AGC Calls for Work Zone Safety Measures Increase
Forty-six percent of highway contractors reported that motor vehicles had crashed into their construction work zones during the past year.
📅 Fri June 26, 2015 - National Edition
Forty-six percent of highway contractors reported that motor vehicles had crashed into their construction work zones during the past year, according to the results of a new highway work zone study conducted by the Associated General Contractors of America. Association officials urged summer travel motorists to stay alert while driving through work zones, noting that drivers and passengers are more likely than highway workers to be hurt or killed in work zone accidents.
“If the thought of saving someone else’s life isn’t enough to get you to slow down, just remember that you and your passengers are more likely to suffer in a highway work zone crash than anyone else,” said Tom Foss, president of Brea, Calif.-based Griffith Company and the chairman of the association’s Highway and Transportation Division. “In most work zones, there just isn’t enough margin for error for anyone to speed through or lose focus.”
Foss said that 41 percent of contractors reported that motor vehicle operators or passengers were injured during work zone crashes this past year, and 16 percent of those crashes involved a driver or passenger fatality. Highway work zone crashes also pose a significant risk for construction workers, Foss noted. He said 16 percent of work zone crashes injure construction workers and 9 percent of those crashes kill them.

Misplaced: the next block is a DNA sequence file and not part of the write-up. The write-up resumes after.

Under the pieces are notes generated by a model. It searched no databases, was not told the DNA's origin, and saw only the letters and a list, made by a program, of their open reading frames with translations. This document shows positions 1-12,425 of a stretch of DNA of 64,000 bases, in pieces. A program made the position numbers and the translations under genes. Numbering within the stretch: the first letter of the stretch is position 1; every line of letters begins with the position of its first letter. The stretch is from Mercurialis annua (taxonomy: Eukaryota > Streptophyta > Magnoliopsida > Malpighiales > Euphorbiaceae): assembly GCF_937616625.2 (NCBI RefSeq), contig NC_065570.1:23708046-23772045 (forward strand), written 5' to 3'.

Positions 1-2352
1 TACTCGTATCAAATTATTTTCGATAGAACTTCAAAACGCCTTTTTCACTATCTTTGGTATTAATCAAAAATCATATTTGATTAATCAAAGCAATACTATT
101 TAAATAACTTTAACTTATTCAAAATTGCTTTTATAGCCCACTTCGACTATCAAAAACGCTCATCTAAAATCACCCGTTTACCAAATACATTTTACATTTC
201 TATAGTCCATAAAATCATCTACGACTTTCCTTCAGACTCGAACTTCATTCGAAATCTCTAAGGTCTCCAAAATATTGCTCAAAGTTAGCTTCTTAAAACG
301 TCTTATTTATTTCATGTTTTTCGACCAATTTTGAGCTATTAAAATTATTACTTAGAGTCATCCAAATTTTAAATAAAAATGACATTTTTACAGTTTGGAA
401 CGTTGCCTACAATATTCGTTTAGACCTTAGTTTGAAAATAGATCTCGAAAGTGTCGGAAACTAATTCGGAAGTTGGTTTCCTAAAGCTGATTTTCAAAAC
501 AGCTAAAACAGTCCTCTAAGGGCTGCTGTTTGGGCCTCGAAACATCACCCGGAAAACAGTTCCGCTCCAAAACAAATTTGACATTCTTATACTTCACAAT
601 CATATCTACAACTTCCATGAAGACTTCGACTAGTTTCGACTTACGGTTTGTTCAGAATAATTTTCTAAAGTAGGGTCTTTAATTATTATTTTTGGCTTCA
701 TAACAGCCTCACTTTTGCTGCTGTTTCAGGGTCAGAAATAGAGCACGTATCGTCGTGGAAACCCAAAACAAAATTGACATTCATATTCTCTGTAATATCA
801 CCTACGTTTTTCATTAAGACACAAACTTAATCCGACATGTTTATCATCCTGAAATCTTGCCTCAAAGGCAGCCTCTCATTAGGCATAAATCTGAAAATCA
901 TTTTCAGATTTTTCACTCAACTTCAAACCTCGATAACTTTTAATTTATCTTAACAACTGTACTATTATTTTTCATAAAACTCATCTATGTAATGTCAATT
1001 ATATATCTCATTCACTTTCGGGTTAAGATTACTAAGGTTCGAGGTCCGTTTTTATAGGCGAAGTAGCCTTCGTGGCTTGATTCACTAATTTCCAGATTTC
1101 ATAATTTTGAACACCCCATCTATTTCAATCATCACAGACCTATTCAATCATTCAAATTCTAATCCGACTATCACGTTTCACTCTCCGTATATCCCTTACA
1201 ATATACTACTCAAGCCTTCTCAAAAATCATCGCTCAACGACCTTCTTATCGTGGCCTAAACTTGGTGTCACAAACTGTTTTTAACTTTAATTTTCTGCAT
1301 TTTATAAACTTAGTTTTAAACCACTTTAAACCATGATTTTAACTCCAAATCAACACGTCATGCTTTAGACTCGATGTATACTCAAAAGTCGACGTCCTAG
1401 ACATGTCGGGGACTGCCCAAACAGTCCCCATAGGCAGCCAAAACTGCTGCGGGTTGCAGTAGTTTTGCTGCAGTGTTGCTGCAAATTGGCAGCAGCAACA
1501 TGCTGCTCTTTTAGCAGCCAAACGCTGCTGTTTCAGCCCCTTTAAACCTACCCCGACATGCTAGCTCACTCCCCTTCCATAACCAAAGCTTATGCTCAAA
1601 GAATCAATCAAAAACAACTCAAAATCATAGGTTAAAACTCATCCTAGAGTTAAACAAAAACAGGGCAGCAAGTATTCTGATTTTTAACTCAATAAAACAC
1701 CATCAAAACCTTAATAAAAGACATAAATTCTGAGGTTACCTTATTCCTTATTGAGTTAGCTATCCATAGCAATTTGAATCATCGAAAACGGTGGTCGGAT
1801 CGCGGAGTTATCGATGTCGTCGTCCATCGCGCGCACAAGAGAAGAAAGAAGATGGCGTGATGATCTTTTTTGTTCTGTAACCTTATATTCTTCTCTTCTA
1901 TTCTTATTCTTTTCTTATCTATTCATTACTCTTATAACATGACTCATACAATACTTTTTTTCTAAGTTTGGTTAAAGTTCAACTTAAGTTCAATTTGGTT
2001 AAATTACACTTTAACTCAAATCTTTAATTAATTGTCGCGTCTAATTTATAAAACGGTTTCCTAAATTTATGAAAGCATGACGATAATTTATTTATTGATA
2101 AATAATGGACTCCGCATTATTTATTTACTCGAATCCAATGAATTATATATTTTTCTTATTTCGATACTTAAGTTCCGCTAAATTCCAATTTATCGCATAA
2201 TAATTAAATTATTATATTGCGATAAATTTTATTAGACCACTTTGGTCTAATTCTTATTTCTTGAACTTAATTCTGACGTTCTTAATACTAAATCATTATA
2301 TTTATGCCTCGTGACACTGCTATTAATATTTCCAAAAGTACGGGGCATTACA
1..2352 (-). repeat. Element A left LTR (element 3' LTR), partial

Work zone crashes also have a pronounced impact on construction schedules and costs, Foss said. He noted that 26 percent of contractors reported that work zone crashes during the past year have forced them to temporarily shut down construction activity. Those delays were often lengthy, as 48 percent of those project shutdowns lasted two or more days.
Association officials said that 69 percent of contractors nationwide feel that tougher laws, fines and legal penalties for moving violations in work zones would reduce injuries and fatalities. In addition, 80 percent of contractors said that an increased use of concrete barriers will help reduce injuries and fatalities. And 70 percent of contractors nationwide agree that more frequent safety training for workers could help. They added that many firms and the association have crafted these types of highway safety programs.
But Foss suggested that the best way to improve safety was for motorists to be more careful while driving through highway work zones.
“With the summer travel seasons starting, our message to every motorist is this: when you see construction signs and orange barrels, take your foot off the gas, put the phone down and keep your eyes on the road,” Foss said.
The work zone safety study was based on a nationwide survey of highway construction firms the association conducted in March and April of this year. More than 800 contractors completed the survey nationwide.